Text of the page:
Social networks help Filipinos deal with Manila floods
Manila is still at risk for more flooding, but recovery efforts are underway, and many are turning to social networking sites to update and get updates on the situation.
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The Philippine government today said people should return to work as soon as possible, as rains eased off early Wednesday. But more rain later hit the city, 60 percent of which is under water, according to national disaster agency head Benito Ramos.
Many are turning to social networking sites to update and get updates on the situation. But even as recovery work kicks into gear, the capital remains vulnerable.
“If we have more rains we will really be in serious trouble,” says Mon Casiple, director of the Institute for Political and Electoral Reform (IPER).
Manila Mayor Alfredo Lim declared a state of calamity in the capital earlier Wednesday. Aurea Calica, journalist with the Philippine Star, says that she is stuck inside the Malacañang Palace Compound in Manila this evening local time. “When I came here the roads were still passable but when I was about to leave before 7 p.m. the streets were already flooded,” she says.
Ms. Calica was corresponding with fellow journalists via Twitter and Twitter's direct message system, highlighting how social networking and cellphones have become a vital link in the rescue and relief chain. People stranded on rooftops have been SMSing for help, while many Filipinos have taken to Facebook and Twitter to post updates and supplement government and media coverage of the floods and rescue work.
According to a July World Bank report titled “Information and Communications for Development: Maximizing Mobile,” there were 101 mobile cellular subscriptions for every 100 people in the Philippines in 2011, up from 41 subscriptions for every 100 people 6 years previously.
Socialbakers.com, which collects data on social networking uptake, reports that there are almost 29 million Facebook accounts in the Philippines, the 8th biggest globally. Measured by percentage of population, it puts Filipino use about the same as German usage. To compare, the Philippines has a GDP per capita of $4,100, while Germany's is $38,400, according to US government measurements.
“The social networks are helping very much in contacting the government and for people letting relatives and friends know all is OK or not,” says Mon Casiple, speaking by telephone from Manila.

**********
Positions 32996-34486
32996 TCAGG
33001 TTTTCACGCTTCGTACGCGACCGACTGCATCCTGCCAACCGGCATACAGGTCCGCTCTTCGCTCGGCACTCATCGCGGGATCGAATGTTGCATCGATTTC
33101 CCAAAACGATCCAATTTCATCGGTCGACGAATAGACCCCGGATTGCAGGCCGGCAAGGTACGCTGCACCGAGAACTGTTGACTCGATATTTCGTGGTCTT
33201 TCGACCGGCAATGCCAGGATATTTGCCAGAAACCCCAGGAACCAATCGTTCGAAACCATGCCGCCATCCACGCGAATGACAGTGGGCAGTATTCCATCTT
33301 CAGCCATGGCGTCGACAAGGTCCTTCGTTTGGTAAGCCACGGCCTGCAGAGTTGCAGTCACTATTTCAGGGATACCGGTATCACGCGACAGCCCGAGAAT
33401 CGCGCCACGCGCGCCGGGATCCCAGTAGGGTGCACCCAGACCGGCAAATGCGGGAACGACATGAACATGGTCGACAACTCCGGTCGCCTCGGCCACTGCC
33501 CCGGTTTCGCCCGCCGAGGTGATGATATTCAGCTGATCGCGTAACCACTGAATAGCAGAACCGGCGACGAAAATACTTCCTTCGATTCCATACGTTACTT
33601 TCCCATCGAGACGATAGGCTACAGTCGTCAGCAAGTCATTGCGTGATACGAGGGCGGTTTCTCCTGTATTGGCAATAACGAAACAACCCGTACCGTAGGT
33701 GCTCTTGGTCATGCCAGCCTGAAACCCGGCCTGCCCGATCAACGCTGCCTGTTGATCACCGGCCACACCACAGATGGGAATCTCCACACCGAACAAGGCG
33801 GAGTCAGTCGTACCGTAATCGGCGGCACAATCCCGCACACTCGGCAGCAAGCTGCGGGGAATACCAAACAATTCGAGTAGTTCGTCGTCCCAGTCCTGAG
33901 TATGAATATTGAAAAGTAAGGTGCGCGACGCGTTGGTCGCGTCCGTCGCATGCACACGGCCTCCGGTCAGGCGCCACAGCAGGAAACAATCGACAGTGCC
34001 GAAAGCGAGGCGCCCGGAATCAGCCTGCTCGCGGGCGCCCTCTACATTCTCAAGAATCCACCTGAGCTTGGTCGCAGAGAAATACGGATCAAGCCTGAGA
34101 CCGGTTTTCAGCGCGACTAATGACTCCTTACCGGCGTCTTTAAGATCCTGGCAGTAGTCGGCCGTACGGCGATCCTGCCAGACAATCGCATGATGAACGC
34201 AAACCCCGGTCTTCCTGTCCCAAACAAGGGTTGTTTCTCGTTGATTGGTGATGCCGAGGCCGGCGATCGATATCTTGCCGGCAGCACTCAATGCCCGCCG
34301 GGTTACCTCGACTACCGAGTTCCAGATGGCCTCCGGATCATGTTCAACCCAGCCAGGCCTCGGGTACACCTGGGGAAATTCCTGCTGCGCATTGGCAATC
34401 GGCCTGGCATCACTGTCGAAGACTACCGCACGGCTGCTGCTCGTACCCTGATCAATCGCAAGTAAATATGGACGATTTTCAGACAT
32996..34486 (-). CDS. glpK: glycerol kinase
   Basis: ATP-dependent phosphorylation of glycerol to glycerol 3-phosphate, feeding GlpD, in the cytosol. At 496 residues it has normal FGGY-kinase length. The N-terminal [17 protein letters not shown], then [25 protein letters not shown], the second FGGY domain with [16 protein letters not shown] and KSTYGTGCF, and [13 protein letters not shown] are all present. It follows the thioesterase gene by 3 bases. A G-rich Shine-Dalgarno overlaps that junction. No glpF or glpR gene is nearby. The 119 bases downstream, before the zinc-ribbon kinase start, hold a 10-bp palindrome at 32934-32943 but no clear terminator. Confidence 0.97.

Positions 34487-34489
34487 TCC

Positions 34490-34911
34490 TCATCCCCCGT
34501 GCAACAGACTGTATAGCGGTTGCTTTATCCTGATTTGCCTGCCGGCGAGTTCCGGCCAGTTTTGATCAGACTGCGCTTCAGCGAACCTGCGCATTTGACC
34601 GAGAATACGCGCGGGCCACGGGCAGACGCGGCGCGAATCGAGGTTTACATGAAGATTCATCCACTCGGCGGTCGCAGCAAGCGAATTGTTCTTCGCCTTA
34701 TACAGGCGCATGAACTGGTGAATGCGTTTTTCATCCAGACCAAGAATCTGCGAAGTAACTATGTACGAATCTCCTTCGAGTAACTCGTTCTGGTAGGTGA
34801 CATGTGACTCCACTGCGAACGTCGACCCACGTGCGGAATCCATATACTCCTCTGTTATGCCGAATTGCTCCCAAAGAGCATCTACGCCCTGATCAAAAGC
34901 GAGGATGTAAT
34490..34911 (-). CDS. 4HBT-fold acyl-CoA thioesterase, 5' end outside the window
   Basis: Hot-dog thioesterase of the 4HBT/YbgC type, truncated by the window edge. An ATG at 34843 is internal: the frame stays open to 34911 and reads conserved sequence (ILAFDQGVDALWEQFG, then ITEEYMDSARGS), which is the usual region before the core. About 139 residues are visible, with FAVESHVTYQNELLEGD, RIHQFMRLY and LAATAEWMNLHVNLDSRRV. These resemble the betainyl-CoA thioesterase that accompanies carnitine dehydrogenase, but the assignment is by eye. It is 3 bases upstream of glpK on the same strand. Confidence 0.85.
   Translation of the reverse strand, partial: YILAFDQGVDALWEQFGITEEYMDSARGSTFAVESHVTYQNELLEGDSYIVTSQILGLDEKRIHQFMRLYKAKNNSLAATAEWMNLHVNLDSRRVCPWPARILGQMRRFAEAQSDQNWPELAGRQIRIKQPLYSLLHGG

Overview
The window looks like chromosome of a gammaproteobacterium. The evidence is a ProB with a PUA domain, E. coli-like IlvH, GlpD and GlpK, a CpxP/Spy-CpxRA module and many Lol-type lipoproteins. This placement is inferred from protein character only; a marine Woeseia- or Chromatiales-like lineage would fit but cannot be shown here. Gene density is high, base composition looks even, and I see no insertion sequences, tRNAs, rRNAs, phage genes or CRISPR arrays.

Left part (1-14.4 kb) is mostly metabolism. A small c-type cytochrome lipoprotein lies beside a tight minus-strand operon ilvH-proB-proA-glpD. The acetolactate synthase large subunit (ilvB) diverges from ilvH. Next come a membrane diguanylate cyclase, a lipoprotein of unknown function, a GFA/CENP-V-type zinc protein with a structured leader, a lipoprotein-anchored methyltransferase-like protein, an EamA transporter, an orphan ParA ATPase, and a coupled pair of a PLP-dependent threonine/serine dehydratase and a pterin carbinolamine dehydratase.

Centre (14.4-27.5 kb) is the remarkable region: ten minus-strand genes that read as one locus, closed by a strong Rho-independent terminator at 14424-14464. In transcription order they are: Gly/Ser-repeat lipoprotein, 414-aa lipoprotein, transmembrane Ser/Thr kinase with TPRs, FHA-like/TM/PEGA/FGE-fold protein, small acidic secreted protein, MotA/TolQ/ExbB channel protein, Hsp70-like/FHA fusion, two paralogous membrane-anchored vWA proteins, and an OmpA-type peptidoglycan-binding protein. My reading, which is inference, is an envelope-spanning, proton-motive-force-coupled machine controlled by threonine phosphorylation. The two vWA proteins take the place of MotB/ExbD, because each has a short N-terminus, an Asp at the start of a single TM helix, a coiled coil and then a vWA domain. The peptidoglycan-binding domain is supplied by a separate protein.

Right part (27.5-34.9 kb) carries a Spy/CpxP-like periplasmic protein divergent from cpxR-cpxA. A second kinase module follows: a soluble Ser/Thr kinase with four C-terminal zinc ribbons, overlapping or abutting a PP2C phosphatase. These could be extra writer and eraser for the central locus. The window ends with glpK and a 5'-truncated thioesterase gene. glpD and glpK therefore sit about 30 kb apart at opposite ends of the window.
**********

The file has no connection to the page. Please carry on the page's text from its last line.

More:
As the rains continue and the government urges people to get back to work, there have been no major criticisms of the relief effort so far, in contrast with previous floods in the city.
“Even as the situation remains of concern for so many citizens affected by the rain and flooding, it is imperative that we begin returning to normalcy as soon as possible," said Edwin Lacierda, spokesperson for the country's president, Benigno Aquino III.
Mon Casiple says that improvements in monitoring in the flood-prone country have helped, and that the government response so far has been satisfactory. “There are small problems at local government level but the national level response has been good,” he adds.
However schools will remain closed in the capital, and in some flood-hit areas elsewhere on Luzon, the largest of the 7,000 or so islands that make up the Philippine archipelago. The country's Department of Education said in a statement earlier today that some schools are being used as shelters for the tens of thousands made homeless, for now, by the water.
“We need to make sure that we have enough supplies to provide for the needs of evacuees under our care,” said Secretary of Education Br. Armin A. Luistro. “Let us work hand in hand with our city and [local] officials to ensure that urgent needs are provided given the current situation.”
[Editor's note: the original version of this story misspelled Ms. Calica's first name.]